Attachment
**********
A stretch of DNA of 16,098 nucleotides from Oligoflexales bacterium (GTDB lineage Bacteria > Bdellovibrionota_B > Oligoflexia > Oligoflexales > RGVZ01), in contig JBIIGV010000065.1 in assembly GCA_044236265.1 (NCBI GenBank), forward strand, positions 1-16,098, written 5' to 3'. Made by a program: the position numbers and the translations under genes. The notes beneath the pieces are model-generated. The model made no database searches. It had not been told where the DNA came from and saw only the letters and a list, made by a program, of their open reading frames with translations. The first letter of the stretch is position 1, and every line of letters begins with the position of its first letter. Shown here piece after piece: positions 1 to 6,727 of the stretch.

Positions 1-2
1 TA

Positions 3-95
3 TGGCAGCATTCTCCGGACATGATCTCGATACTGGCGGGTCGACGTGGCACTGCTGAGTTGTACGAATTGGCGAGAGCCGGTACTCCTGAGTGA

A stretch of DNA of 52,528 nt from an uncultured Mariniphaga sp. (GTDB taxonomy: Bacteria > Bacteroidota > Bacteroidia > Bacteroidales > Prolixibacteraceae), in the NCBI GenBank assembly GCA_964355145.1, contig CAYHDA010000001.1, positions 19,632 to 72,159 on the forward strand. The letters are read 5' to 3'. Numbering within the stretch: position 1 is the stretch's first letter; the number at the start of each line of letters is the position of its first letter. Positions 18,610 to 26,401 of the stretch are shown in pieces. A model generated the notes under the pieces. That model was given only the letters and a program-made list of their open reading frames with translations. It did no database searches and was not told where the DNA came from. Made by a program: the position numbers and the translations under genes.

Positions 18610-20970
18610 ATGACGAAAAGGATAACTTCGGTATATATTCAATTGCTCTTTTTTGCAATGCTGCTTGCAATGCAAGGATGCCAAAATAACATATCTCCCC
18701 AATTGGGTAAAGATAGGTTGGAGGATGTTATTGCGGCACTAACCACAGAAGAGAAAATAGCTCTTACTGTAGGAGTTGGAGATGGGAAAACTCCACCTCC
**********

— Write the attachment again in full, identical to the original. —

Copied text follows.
A stretch of DNA of 16,098 nucleotides from Oligoflexales bacterium (GTDB lineage Bacteria > Bdellovibrionota_B > Oligoflexia > Oligoflexales > RGVZ01), in contig JBIIGV010000065.1 in assembly GCA_044236265.1 (NCBI GenBank), forward strand, positions 1-16,098, written 5' to 3'. Made by a program: the position numbers and the translations under genes. The notes beneath the pieces are model-generated. The model made no database searches. It had not been told where the DNA came from and saw only the letters and a list, made by a program, of their open reading frames with translations. The first letter of the stretch is position 1, and every line of letters begins with the position of its first letter. Shown here piece after piece: positions 1 to 6,727 of the stretch.

Positions 1-2
1 TA

Positions 3-95
3 TGGCAGCATTCTCCGGACATGATCTCGATACTGGCGGGTCGACGTGGCACTGCTGAGTTGTACGAATTGGCGAGAGCCGGTACTCCTGAGTGA

A stretch of DNA of 52,528 nt from an uncultured Mariniphaga sp. (GTDB taxonomy: Bacteria > Bacteroidota > Bacteroidia > Bacteroidales > Prolixibacteraceae), in the NCBI GenBank assembly GCA_964355145.1, contig CAYHDA010000001.1, positions 19,632 to 72,159 on the forward strand. The letters are read 5' to 3'. Numbering within the stretch: position 1 is the stretch's first letter; the number at the start of each line of letters is the position of its first letter. Positions 18,610 to 26,401 of the stretch are shown in pieces. A model generated the notes under the pieces. That model was given only the letters and a program-made list of their open reading frames with translations. It did no database searches and was not told where the DNA came from. Made by a program: the position numbers and the translations under genes.

Positions 18610-20970
18610 ATGACGAAAAGGATAACTTCGGTATATATTCAATTGCTCTTTTTTGCAATGCTGCTTGCAATGCAAGGATGCCAAAATAACATATCTCCCC
18701 AATTGGGTAAAGATAGGTTGGAGGATGTTATTGCGGCACTAACCACAGAAGAGAAAATAGCTCTTACTGTAGGAGTTGGAGATGGGAAAACTCCACCTCC